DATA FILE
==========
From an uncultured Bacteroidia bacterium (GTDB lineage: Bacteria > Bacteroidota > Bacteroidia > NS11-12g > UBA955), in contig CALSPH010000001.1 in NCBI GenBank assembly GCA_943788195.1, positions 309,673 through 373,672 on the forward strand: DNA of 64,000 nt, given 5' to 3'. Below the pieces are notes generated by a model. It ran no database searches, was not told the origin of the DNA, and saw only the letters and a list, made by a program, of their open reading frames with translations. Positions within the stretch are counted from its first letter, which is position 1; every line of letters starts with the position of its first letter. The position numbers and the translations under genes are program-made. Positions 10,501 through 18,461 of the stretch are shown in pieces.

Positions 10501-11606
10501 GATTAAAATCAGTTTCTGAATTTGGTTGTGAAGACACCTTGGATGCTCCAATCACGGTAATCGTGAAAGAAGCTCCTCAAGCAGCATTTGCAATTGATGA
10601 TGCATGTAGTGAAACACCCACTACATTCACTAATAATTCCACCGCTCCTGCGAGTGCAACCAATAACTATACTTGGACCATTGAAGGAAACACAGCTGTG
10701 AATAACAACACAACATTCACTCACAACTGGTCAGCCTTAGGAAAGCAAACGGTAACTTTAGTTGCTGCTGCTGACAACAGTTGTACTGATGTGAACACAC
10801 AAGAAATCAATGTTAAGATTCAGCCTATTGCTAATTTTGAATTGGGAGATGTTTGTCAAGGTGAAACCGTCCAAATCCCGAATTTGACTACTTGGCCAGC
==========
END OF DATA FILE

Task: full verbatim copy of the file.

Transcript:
From an uncultured Bacteroidia bacterium (GTDB lineage: Bacteria > Bacteroidota > Bacteroidia > NS11-12g > UBA955), in contig CALSPH010000001.1 in NCBI GenBank assembly GCA_943788195.1, positions 309,673 through 373,672 on the forward strand: DNA of 64,000 nt, given 5' to 3'. Below the pieces are notes generated by a model. It ran no database searches, was not told the origin of the DNA, and saw only the letters and a list, made by a program, of their open reading frames with translations. Positions within the stretch are counted from its first letter, which is position 1; every line of letters starts with the position of its first letter. The position numbers and the translations under genes are program-made. Positions 10,501 through 18,461 of the stretch are shown in pieces.

Positions 10501-11606
10501 GATTAAAATCAGTTTCTGAATTTGGTTGTGAAGACACCTTGGATGCTCCAATCACGGTAATCGTGAAAGAAGCTCCTCAAGCAGCATTTGCAATTGATGA
10601 TGCATGTAGTGAAACACCCACTACATTCACTAATAATTCCACCGCTCCTGCGAGTGCAACCAATAACTATACTTGGACCATTGAAGGAAACACAGCTGTG
10701 AATAACAACACAACATTCACTCACAACTGGTCAGCCTTAGGAAAGCAAACGGTAACTTTAGTTGCTGCTGCTGACAACAGTTGTACTGATGTGAACACAC
10801 AAGAAATCAATGTTAAGATTCAGCCTATTGCTAATTTTGAATTGGGAGATGTTTGTCAAGGTGAAACCGTCCAAATCCCGAATTTGACTACTTGGCCAGC